Paula's Reviews > Hard-Boiled Wonderland and the End of the World

Hard-Boiled Wonderland and the End of the World by Haruki Murakami
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Aug 04, 10

really liked it
bookshelves: fiction, second-or-third-time-around
Read from July 23 to August 01, 2010 , read count: 2

I first read Hard-Boiled Wonderland . . . back in 2003, at which time I listed it as one of my Best Reads for that year and would probably have given it 5 stars if goodreads had existed 7 years ago. This time around, I still really enjoyed the novel, but with a few reservations. Here's what I wrote back in 2003: The central character here is a “calcutec” whose conscious self becomes uncoupled from and supplanted by his unconscious self due to some experimental machinations by the Professor. The plot is inventive, or I should say both plots are inventive. Strange as they are, I found all of the characters in both worlds to be fully realized. I like one reviewer’s description of the Wonderland narrative as at first fast-paced like an adventure novel while the End of the World narrative is static, dream-like. As both stories progress, speed reverses so that Wonderland slows down when the narrator lives out his last day in the mind that he has always known to be his waking consciousness while the End of the World speeds up. Murakami’s is a fresh take on the old cliché, “I’m losing my mind” or “I’m going out of my mind.”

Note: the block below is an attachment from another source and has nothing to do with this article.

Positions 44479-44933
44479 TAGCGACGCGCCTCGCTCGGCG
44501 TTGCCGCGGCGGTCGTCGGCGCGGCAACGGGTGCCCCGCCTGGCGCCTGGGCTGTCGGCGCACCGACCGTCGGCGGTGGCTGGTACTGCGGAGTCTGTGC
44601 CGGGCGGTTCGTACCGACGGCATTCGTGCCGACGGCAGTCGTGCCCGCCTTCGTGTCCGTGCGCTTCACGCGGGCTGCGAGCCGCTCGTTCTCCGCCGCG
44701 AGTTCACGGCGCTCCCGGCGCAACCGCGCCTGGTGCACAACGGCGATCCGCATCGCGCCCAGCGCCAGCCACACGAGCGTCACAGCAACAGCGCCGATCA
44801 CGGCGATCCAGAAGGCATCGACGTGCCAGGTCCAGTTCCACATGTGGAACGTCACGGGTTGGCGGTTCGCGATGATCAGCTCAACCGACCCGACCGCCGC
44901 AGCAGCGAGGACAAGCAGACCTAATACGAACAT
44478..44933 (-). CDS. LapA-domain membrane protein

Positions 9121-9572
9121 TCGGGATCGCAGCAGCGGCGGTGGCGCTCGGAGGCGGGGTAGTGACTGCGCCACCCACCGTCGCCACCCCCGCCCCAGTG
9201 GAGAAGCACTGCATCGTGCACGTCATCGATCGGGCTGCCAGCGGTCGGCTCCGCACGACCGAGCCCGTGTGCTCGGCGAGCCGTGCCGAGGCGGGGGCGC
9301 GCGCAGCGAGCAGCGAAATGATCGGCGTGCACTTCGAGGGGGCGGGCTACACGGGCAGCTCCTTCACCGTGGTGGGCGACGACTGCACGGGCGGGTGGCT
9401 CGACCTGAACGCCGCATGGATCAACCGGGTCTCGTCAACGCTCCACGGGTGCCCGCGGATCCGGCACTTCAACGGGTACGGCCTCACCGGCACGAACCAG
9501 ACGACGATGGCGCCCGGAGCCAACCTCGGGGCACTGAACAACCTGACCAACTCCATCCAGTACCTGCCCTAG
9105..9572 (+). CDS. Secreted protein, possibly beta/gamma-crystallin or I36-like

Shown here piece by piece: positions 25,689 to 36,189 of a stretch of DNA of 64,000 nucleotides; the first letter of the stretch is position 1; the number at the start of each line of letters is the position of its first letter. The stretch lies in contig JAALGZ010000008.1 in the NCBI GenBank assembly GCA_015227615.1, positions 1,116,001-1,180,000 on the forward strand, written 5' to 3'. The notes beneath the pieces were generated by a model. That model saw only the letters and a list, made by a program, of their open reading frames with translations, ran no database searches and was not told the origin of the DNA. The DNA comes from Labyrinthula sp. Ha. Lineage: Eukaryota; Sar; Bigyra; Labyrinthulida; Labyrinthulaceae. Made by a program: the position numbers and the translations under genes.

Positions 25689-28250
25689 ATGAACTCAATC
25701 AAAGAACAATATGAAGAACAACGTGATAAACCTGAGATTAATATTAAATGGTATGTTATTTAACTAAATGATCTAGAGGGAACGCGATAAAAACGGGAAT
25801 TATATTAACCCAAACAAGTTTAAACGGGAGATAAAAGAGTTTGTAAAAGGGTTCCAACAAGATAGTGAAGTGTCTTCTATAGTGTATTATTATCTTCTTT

This time around, I was much less convinced by the character of the Professor with his garbled theories, his ethics-free experiments in consciousness engineering on human subjects and his annoyingly transcribed speech anomalies (this last may be a translation problem, but it drove me nuts). In contrast to the professor, who runs away from every mess he creates (at first to an underground lab and finally, to Finland)the calcutec/ dreamreader, the "hero" of both tales, decides to take responsibility for the End of the World, with its inhabitants and its beasts that resemble unicorns, that his core consciousness created.

The lesson learned might well be that memory is the key to the mind and that love (and music)just might unlock (lost) memory.




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